What is Mid-Side Compression?
I want to talk about Mid-Side Compression. Now, mid-side is something that tends to throw people for a loop a little bit, but it’s actually pretty simple.
Basically, when you have a stereo playback system, instead of thinking of things as left and right, what we do is we think of things as middle and sides. So anything that’s playing out of the speakers at exactly the same level and exactly the same time, that’s going to be heard as the phantom center. That’s going to be our mono middle.
Then everything that’s different — everything that’s playing either at different times, or it’s different material on the left versus the right, that’s our side information. So mid/side is just a way of identifying that different information and effecting it.
It’s really no different than affecting say the left versus the right.
So what’s an example where we would maybe want to manipulate the middle and sides differently? Well let’s say we have an overhead capture like this one.
Now this is a pretty tight capture. This is good for say, something like a Funk kind of thing going on. It’s pretty centered, it’s tight, it’s focused mostly on the snare, but let’s say that we wanted a bigger, rockier kind of sound. We want to bring out those overheads and we wanted a roomier capture in the overheads.
Well, maybe we would want to do some kind of mid/side situation so that we can bring out all of that side information. Like so…
[overheads, mid/side adjusted]
One more time, before and after.
[overheads, before and after mid/side adjustments]
It’s pretty cool right? The snare itself is kind of staying in the same place, but the room around the snare is coming up and all of the cymbals are coming up. So I’m going to show you how to construct that using the FabFilter Pro-C2.
Obviously, we have to pull up the Pro-C. There we go. And I’m going to set it to a hard knee. I’m going to use this clean style, take off the auto-gain here, and I’m going to turn the look ahead on. So now I’m going to start playing around with these controls.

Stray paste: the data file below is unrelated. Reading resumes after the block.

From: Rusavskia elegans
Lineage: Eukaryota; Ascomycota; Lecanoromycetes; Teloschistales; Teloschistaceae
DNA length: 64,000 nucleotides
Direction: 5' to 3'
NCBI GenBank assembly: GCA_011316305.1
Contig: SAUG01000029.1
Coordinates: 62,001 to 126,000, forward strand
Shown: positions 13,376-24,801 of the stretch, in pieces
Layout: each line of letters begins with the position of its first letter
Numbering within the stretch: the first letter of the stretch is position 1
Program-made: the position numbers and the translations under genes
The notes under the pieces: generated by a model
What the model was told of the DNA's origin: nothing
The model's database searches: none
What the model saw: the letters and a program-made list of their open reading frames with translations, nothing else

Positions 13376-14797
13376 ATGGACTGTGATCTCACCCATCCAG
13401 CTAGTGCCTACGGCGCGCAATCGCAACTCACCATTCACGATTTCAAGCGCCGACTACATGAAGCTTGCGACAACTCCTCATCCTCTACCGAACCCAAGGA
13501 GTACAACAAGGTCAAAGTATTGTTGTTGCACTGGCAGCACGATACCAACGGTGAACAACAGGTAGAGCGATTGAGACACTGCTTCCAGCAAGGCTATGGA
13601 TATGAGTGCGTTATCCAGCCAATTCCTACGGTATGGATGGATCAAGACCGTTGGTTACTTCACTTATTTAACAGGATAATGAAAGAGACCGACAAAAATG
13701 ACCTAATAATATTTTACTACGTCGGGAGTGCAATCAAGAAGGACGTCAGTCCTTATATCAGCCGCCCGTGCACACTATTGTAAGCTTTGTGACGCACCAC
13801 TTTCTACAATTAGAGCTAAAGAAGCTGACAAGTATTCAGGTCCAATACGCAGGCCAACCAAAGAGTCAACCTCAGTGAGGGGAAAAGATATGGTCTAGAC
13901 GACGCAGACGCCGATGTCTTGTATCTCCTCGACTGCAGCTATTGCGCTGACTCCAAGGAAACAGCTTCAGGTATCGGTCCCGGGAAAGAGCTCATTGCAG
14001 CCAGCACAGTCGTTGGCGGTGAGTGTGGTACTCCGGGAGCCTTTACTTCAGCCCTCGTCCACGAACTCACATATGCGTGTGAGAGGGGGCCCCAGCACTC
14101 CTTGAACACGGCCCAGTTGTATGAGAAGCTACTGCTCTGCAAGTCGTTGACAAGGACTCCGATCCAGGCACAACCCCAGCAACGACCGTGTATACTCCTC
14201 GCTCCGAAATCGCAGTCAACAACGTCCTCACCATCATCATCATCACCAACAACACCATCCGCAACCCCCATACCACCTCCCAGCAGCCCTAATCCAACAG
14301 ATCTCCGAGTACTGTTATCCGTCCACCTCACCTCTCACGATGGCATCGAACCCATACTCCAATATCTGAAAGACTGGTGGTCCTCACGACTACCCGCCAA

[overheads, adjusting Pro-C2]
So here we’ve set the compressor so that it’s really reacting very heavily to the snare but the problem is everything is getting pulled down with the snare, right? [overheads with Pro-C2]
We’re getting some pretty heavy pumping going, so let’s say that we want to affect the middle of the snare without affecting all of the sides. What I’m going to do is I’m going to go to the Stereo-Link and I’m going to turn it all the way to where it says “mid-only.”
[overheads, Pro-C2 in mid-only mode]
Now we’re just affecting the middle signal.
[overheads, with and without Pro-C2]
Alright, pretty cool. So then of course, obviously we can just use a little bit of make-up gain, and effectively what we’re doing is keeping the snare at the same level, but we’re bringing up all of the side information.
[overheads, with Pro-C2]
Now of course, we can also do the opposite. The FabFilter company really sort of centers it’s brand around being very, very versatile. Anything that you can imagine, you can do. So one of the cool things that they’ve got going here is you can do this not only just for the mid, but you can do it for the side signal only. Because right now, this is just the mid signal feeding the detector of the compressor, and acting on the mid signal.
But you can do the same thing on the side, so that you would have maybe like, the hats and the cymbals triggering the compressor. But you can also do it with the mid signal triggering the compressor, but the compressor acting on the sides.
I’m going to switch into that mode, and what you’re going to hear is pretty much the exact opposite. Now, every time the snare hits, the sound is going to really tighten up to the center.
[overheads before Pro-C2]
[overheads, after Pro-C2]
You would use these in totally different applications. If this was a drum kit for maybe a hip hop band, and I wanted to have that really, really punchy, almost sample like sounding center snare image, I might be interested in doing this mid triggering the side effect.
If I’m doing a rockier sound, where I really want the overheads to bring up the room, and I want the cymbals to be really bombastic, then I might just want the mid acting on the mid. So you know, there’s a lot of different situations where you might use different versions of this mid/side processing, but the bottom line is that using these very versatile plug-ins like what FabFilter makes, you pretty much do whatever you imagine or intend to do. Which I think is pretty cool.
So I hope that explains some of the use of mid/side processing and mid/side compression. But yeah, until next time guys.